It’s been an historic year in the life of Spanish football. On the evening of the 11th July, with one swing of his right foot, Andrés Iniesta lit up Johannesburg to win his country its first World Cup and confirm Spain’s place at the very pinnacle of the global game.
With La Liga commencing its annual winter hiatus next week, I thought I would use this week to review the year and give out some prestigious awards – Los Equalisers de Oro (The Golden Equalisers), as I like to call them.
Team of the Year: Barcelona
FC Barcelona’s domestic form has been little short of phenomenal this year. Of the thirty-eight league games Pep Guardiola’s team have taken part in since the start of 2010, this era defining group of players have won thirty-two.
Having perfected a brand of football reliant on a mastery of possession and fast, intricate passing, the Blaugrana claimed last season’s league title with a record points haul and have continued to build on their exceptional progression during the current campaign.
Led by Xavi Hernández, Andrés Iniesta, David Villa and Lionel Messi, players at the very peak of their considerable powers, it looks as though Barça could continue to dominate both Spanish and European football with their stunning brand of football for the foreseeable future.
Player of the Year: Lionel Messi
Messi has been the player who has defined 2010. Quickly becoming recognised as one of the finest players of all time, the Argentinian has been the central figure in Barcelona’s success and the most dangerous attacking footballer on the planet.
Blessed with speed, dexterity and remarkable balance, Messi has scored a phenomenal 39 goals in the 35 La Liga games he has participated in over the last calendar year. Cristiano Ronaldo may be taking the plaudits for his recent performances at the Santiago Bernabéu, but even the incredibly talented Portuguese has been playing catch-up with his Argentinian rival over the last twelve months.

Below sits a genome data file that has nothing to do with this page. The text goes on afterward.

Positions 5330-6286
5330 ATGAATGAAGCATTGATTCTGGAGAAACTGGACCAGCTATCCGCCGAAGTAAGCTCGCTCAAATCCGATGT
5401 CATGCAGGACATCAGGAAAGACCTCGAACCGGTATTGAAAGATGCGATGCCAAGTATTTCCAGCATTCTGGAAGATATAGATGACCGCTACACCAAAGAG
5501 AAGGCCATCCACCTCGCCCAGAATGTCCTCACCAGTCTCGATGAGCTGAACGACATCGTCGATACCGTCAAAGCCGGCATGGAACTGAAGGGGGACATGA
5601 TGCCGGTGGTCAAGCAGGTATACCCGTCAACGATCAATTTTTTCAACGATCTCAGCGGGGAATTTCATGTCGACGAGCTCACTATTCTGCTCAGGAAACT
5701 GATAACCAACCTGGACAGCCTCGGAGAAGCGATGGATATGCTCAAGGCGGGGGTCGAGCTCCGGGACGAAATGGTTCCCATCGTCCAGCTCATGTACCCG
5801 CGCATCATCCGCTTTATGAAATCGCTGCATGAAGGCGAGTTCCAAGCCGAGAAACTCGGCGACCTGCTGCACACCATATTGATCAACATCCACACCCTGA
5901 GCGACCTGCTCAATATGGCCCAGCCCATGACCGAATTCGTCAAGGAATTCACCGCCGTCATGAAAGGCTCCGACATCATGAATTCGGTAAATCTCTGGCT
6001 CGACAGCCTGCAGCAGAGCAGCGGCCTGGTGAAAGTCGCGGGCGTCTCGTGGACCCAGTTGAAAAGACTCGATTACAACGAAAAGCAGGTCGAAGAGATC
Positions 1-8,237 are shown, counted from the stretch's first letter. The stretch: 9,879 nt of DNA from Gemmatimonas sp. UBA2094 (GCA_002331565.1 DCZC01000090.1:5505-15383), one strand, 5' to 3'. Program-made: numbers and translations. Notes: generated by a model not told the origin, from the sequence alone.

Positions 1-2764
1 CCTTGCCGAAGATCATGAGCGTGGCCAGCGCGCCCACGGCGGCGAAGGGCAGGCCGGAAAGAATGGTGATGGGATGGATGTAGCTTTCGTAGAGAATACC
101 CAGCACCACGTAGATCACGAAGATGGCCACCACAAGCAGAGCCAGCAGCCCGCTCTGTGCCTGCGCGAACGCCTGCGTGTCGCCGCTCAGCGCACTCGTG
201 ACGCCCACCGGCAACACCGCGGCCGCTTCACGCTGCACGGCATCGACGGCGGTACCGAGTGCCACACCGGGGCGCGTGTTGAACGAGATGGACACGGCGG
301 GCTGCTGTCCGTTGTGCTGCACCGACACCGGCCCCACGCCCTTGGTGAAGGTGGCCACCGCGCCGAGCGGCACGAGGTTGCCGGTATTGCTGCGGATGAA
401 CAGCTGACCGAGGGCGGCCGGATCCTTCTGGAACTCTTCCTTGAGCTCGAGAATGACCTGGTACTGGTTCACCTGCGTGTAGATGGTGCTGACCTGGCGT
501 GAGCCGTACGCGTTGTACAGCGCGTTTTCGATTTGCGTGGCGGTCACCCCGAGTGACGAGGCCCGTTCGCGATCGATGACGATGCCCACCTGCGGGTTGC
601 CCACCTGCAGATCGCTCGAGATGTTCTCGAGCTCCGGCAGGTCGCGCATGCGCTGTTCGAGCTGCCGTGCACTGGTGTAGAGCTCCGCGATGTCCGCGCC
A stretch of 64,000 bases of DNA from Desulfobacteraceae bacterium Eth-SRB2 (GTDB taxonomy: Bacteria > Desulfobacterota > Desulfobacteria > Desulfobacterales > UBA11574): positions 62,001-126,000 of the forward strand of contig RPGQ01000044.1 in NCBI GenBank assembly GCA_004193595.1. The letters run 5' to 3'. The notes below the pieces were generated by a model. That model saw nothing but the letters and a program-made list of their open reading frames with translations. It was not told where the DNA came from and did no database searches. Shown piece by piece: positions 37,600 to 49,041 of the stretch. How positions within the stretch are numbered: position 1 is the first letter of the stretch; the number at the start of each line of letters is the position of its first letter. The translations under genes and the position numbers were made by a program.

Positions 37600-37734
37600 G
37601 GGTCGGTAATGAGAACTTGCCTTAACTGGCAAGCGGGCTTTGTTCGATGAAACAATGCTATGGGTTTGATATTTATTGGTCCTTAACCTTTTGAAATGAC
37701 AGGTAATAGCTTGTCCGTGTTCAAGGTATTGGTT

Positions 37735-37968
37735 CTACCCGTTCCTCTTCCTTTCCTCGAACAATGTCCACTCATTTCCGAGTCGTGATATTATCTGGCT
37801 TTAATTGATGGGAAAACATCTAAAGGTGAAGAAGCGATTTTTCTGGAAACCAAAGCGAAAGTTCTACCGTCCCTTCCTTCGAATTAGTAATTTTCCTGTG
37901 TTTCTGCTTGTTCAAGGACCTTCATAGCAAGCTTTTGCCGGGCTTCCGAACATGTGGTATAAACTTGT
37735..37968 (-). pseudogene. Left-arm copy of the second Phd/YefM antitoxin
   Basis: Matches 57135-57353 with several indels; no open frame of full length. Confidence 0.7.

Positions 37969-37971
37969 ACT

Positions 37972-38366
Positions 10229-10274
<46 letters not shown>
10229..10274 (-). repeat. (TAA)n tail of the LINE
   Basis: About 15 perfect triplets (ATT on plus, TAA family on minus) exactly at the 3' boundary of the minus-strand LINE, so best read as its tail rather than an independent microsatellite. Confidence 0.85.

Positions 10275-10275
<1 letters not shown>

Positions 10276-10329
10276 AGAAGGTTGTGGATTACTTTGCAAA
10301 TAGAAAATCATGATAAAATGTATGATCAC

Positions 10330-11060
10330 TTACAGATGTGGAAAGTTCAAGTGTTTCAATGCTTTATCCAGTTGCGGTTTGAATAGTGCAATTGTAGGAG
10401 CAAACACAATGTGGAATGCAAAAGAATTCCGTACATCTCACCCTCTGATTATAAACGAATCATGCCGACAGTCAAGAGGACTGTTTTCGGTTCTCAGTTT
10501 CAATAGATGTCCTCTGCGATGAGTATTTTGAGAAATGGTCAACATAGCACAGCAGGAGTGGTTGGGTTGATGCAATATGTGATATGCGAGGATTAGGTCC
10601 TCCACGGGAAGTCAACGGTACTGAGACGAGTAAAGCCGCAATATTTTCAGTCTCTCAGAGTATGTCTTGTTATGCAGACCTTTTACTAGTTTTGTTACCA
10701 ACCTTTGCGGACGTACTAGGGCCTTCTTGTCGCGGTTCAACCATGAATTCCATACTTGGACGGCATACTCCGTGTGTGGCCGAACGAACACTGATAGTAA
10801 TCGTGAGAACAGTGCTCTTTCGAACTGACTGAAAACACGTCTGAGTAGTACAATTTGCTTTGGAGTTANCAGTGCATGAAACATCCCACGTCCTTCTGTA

Forget the Tiger. 2010 has been the year of ‘The Flea’.
Manager of the Year: Juan Carlos Garrido
Following Manuel Pellegrini’s departure in the summer of 2009, many feared the worst for a Villarreal team that had been hugely overachieving under the stewardship of their astute Chilean coach. Indeed, the team struggled initially after the appointment of Ernest Valverde ahead of the 2009/10 season.
However, the promotion of Garrido to the position of manager having been the coach of the ‘B’ team proved inspired and, after guiding El Submarino Amarillo to a respectable seventh place, has worked wonders with a limited budget this season. Playing an attractive and flexible brand of 4-4-2, Villarreal have hit an excellent run of form and go into the winter break sitting in third place. If the form of Nilmar and Giuseppe Rossi can be carried over into the New Year, then there is no reason why the El Madrigal outfit can’t finish the season comfortably inside the Champions League places.
Young Player of the Year: David de Gea
Sergio Busquets, Sergio Canales, Antoine Griezmann and Iker Muniain are all worthy contenders for this award, but I feel David de Gea deserves it for his level of consistency and the number of match-winning performances he’s put in for Atlético Madrid over the last twelve months.
Still just 20 years old, de Gea’s agility and maturity between the sticks have been highly impressive of late. A young goalkeeper who very rarely makes errors and is comfortable commanding an experienced defensive line, it is little wonder that the Madrid-born custodian is drawing interest from some of Europe’s biggest clubs. A move to Arsenal or Manchester United might be on the cards in the not-too-distant future, but for now it’s a pleasure to see him playing so well and so often for his boyhood club.